I one of his books, Paul Theroux throws out a line about how its easy to hate a race en-masse, but not so easy in person.
I think your dad exemplifies this — as do many of the commenters here, inadvertently. It’s easy to be wary of the unknown “other” but the flight attendant who lives next-door is immediately a person — a dog-person at that — so she must be OK.
The shifting of his prejudice onto Muslims is amusing. Here in Australia, a young nation built on waves of immigration, where half the population is related to someone born overseas, we experience the phenomenon of “everyone hates the latest arrivals”. So, in the 1940s, racism was directed towards the refugees from Europe — Hungarian Jews, in large part. In the 1950s everyone teamed up against the Italians and Greeks, arriving from poverty-stricken Mediterranean islands. In the 1970s, Vietnamese boat people. More recently, Lebanese. Every wave comes in, we benefit from its culture and food, absorb the bits of culture we all like, then turn it on the next arrivals.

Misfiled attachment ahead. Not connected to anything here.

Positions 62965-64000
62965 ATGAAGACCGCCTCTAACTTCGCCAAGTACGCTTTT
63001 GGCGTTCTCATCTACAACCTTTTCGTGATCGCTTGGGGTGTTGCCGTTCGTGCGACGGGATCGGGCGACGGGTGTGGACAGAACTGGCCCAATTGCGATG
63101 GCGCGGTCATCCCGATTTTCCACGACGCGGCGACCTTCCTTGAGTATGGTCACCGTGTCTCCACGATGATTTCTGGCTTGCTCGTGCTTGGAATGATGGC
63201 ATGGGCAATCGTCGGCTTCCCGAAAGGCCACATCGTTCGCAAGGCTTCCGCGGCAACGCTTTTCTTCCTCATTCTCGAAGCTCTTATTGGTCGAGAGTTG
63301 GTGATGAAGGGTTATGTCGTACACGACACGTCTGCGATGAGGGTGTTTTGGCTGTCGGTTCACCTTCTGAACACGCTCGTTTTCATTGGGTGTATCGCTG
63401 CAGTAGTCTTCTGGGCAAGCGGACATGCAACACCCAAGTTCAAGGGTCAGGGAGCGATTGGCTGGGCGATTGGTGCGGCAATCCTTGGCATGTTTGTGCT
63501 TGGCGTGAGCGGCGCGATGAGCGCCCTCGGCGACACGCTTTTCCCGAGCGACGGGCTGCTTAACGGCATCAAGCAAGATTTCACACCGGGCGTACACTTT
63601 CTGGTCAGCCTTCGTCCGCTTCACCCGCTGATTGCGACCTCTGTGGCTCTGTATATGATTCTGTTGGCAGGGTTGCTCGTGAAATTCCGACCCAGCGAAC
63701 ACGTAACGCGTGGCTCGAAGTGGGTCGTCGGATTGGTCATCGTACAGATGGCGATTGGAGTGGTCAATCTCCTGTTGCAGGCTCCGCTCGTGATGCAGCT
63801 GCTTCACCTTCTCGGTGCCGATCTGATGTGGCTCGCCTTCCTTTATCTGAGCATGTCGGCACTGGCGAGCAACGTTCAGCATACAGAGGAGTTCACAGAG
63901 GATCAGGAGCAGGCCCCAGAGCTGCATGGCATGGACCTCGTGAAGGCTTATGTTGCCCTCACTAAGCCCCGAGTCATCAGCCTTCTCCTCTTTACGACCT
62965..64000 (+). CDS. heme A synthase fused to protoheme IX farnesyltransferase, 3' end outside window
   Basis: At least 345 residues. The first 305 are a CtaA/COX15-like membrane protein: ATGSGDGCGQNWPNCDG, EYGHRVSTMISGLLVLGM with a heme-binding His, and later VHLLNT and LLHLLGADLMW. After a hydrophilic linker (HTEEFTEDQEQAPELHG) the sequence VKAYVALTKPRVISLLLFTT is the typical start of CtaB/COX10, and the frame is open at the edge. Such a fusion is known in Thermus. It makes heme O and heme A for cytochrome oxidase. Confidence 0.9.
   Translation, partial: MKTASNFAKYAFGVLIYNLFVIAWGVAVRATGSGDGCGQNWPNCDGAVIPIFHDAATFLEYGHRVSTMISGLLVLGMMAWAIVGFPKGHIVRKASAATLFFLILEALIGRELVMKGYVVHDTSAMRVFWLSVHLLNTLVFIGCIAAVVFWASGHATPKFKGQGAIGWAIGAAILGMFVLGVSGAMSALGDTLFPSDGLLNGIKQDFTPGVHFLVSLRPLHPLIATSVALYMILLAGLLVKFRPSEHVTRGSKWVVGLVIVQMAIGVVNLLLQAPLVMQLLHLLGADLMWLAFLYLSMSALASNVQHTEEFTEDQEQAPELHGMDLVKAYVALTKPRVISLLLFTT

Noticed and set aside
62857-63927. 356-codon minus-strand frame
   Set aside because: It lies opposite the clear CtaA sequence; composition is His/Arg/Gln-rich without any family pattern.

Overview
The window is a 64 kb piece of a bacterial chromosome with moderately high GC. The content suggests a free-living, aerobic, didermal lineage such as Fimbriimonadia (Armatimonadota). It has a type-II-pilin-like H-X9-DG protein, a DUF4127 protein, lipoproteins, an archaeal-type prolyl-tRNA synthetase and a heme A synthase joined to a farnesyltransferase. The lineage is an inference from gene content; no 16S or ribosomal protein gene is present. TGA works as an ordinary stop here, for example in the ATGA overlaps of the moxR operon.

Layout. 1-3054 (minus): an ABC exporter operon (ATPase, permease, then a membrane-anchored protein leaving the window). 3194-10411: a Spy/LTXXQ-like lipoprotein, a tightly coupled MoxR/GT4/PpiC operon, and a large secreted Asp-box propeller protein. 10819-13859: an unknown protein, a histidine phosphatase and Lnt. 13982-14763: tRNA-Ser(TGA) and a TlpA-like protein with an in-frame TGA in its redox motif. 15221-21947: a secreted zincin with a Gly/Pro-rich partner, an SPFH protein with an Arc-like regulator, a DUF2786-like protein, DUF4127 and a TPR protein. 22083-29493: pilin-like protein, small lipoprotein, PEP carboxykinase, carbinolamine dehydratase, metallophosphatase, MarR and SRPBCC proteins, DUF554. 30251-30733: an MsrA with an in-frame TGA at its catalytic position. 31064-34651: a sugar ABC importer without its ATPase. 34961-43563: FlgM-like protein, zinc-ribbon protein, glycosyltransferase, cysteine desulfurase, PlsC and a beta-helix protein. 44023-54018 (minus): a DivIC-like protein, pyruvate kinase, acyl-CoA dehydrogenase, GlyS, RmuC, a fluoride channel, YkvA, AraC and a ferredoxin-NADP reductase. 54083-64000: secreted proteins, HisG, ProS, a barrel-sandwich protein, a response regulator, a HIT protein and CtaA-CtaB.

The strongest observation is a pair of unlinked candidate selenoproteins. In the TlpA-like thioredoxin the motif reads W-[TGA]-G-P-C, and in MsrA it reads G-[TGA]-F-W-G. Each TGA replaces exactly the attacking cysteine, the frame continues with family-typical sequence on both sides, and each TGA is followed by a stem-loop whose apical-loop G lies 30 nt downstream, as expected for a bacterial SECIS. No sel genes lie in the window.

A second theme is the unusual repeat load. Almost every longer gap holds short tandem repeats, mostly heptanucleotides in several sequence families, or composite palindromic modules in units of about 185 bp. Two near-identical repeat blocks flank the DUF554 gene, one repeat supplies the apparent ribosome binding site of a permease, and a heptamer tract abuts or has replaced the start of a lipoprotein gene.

And, under that, of course, is the unresolved sorry business of our Aboriginal people —our first people and, in may ways, the most marginalised of all.